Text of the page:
Trinity College Dublin students have the highest average earnings within a few years of graduation, followed by Dublin City University and University College Dublin, according to a study by the Higher Education Authority.
Teacher education college graduates, such as those from St Angela's College in Sligo, St Patrick's in Dublin and Limerick's Mary Immaculate, also record relatively high earnings in the early years of their careers.
By contrast, graduates from regional institutes of technology are more likely to be on lower salaries, with those from Letterkenny IT, IT Tralee and IT Sligo earning the least.
Overall, the study shows the extent of the earnings gap which opens up among graduates across colleges and widens over time.
For example, there was a gap of €257 in average weekly earnings between graduates from the highest earning college (TCD, €724) and the lowest (Letterkenny IT,€495) four years after graduation.
After eight years, the gap grew to just over €400 in weekly earnings between the highest ( UCD, €1,017) and the lowest (Letterkenny IT, €615).
The research did not include graduates from the Royal College of Surgeons in Ireland as the sample size was not big enough.
The research, An Analysis of Graduate Earnings across Higher Education Institutions, is based on anonymised student records combined with earnings data from Revenue and other sources. The study’s authors say the findings indicate that what graduates earn when they enter the workforce is not just influenced by where or what they study, or their sector of employment, but also by their Leaving Cert points and type of second-level school they attended.
Differences in graduate earnings are also likely due to regional earnings differences and “institutional prestige” factors.
For example, undergraduates from universities and teacher education colleges achieved higher Leaving Cert points. Some 94 per cent of St Patrick's graduates and 87 per cent of Trinity graduates achieved more than 400 points compared to 3 per cent of IT Blanchardstown graduates.
Overall, more university graduates previously attended fee-paying schools compared to a disadvantaged or Deis school, while the reverse is true for institutes of technology. In UCD, 27 per cent of graduates previously attended a fee-paying school, while 7 per cent attended a Deis school. In Limerick IT, less than 0.5 per cent of graduates previously attended a fee-paying school, while 38 per cent attended a Deis school.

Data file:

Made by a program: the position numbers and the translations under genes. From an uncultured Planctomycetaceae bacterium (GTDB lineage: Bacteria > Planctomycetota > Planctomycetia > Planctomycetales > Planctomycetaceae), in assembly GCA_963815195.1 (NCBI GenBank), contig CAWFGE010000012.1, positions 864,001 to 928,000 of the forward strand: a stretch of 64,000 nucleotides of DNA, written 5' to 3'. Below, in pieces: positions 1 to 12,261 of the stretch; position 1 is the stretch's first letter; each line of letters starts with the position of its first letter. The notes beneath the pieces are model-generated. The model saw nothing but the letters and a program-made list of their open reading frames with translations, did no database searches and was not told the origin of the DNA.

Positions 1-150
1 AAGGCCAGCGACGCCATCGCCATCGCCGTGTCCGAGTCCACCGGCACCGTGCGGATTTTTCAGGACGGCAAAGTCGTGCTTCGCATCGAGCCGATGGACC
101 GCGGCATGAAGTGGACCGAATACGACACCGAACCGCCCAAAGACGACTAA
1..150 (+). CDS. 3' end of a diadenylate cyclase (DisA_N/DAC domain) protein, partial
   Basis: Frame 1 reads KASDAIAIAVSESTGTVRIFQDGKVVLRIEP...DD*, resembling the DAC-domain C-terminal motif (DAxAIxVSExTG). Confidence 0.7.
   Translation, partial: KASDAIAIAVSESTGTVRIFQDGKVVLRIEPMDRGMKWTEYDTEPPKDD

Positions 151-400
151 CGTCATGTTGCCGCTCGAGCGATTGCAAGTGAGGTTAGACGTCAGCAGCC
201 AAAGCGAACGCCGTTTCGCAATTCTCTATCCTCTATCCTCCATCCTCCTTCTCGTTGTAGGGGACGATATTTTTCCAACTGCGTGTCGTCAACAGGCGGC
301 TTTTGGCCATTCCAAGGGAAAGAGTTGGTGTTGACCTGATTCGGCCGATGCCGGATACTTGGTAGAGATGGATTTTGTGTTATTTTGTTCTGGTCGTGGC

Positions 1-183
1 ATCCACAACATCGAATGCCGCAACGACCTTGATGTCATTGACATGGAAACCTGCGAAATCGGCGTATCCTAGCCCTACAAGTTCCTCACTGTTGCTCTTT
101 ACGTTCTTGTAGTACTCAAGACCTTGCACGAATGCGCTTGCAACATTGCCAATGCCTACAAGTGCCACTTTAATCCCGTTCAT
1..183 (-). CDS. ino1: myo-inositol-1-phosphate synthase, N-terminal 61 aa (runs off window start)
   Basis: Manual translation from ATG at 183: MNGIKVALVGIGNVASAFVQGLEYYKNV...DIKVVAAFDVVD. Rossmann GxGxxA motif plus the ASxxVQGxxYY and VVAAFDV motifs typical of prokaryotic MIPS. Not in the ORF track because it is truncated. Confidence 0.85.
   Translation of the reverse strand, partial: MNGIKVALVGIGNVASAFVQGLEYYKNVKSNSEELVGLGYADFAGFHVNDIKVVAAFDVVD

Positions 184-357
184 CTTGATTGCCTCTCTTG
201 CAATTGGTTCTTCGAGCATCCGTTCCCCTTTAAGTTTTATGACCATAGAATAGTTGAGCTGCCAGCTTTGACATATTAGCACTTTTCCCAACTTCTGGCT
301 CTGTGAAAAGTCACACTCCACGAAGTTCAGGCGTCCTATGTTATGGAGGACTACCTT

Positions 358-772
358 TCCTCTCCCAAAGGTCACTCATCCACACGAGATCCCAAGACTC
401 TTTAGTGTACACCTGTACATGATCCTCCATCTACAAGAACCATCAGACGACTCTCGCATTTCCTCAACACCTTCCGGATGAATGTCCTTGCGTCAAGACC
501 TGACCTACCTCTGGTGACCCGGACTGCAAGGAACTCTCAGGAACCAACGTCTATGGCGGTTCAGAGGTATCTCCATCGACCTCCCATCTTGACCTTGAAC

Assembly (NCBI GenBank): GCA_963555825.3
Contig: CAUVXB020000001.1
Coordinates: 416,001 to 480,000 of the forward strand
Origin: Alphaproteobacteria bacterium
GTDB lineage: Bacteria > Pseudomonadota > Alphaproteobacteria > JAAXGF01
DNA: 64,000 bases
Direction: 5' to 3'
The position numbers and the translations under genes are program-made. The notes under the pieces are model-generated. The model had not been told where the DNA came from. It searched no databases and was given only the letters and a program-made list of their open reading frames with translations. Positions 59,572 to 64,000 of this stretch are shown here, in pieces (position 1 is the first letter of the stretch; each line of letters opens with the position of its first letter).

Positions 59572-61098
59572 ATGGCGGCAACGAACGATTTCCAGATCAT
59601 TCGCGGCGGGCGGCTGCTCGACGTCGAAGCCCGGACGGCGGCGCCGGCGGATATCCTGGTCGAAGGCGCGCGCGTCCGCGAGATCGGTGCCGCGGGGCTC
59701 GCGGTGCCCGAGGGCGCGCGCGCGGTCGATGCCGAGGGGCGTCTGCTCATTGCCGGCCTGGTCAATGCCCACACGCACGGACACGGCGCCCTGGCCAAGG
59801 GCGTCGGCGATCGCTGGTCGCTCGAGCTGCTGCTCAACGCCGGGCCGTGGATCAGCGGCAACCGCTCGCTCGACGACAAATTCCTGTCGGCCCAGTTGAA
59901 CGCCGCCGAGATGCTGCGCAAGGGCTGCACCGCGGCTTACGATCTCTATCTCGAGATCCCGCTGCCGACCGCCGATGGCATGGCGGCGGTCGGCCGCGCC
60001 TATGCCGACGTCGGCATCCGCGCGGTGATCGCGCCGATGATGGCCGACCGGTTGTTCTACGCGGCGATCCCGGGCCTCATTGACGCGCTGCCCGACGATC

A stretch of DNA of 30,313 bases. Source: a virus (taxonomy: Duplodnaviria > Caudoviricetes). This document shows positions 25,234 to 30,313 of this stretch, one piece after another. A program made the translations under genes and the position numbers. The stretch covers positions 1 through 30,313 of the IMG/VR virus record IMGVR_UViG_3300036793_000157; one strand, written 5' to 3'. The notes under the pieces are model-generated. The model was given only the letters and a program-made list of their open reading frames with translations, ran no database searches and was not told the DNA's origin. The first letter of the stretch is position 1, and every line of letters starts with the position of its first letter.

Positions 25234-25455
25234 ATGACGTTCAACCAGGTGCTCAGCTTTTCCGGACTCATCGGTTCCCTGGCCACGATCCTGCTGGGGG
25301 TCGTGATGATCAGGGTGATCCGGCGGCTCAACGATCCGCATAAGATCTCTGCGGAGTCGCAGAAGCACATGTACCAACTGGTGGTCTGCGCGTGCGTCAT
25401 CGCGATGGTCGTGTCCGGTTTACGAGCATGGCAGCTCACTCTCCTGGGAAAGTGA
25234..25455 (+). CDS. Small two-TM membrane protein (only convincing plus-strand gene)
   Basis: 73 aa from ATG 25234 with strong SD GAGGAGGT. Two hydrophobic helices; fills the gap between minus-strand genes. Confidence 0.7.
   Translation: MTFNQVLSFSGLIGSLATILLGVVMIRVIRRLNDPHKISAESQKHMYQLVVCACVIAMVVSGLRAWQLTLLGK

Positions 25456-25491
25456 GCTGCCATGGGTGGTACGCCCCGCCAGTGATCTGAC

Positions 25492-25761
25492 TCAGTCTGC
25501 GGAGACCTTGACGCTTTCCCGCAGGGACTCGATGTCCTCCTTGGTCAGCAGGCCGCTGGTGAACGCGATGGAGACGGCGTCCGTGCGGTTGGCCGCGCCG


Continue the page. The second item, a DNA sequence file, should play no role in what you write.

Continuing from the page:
The proportion of male and female graduates also varies significantly across institutions. Almost all graduates from St Angela's in Sligo, and 68 per cent of graduates from the National College of Art and Design, are female. This compares to 46 per cent and 45 per cent of female graduates respectively from Carlow IT and GMIT.
While the earnings gap is significant among graduates, it narrows considerably when data is adjusted to compare like-for-like graduates – such as students who studied the same subject and received the same grade.
Using this measure, the earnings gap between the highest and lowest earning college four years after graduation falls from €257 to €154.
On this like-for-like basis, predicted earnings for students from TCD, DCU and UCD falls substantially, but remain above average.
Conversely, predicted earnings for graduates from IT Tralee, Letterkenny IT and IT Sligo increase, while still below the overall average.
HEA chief executive Dr Alan Wall said the data shows the factors which influence students' course choices and their subsequent early-stage earnings.
“This will help institutions and other stakeholders in providing students with appropriate career advice and relevant information on their course choices,” he said.
The Technological Higher Education Association, which represents institutes of technology, said graduates from its colleges performed well alongside other graduates when compared on a like-for-like basis. This was despite the lower socio-economic profiles of students in general and the fact that many students have attained lower overall Leaving Cert points.
“It is clear that the technological higher education sector is the driver of access to education for the most socially and economically challenged cohorts of students throughout Ireland and they should be recognised and financially supported in this,” it said.
Gearóid Hodgins, the association’s director of corporate affairs, said the report shows that areas such as the northwest would benefit greatly from inward investment to support high earning roles for graduates who wish to stay working and living in their home region.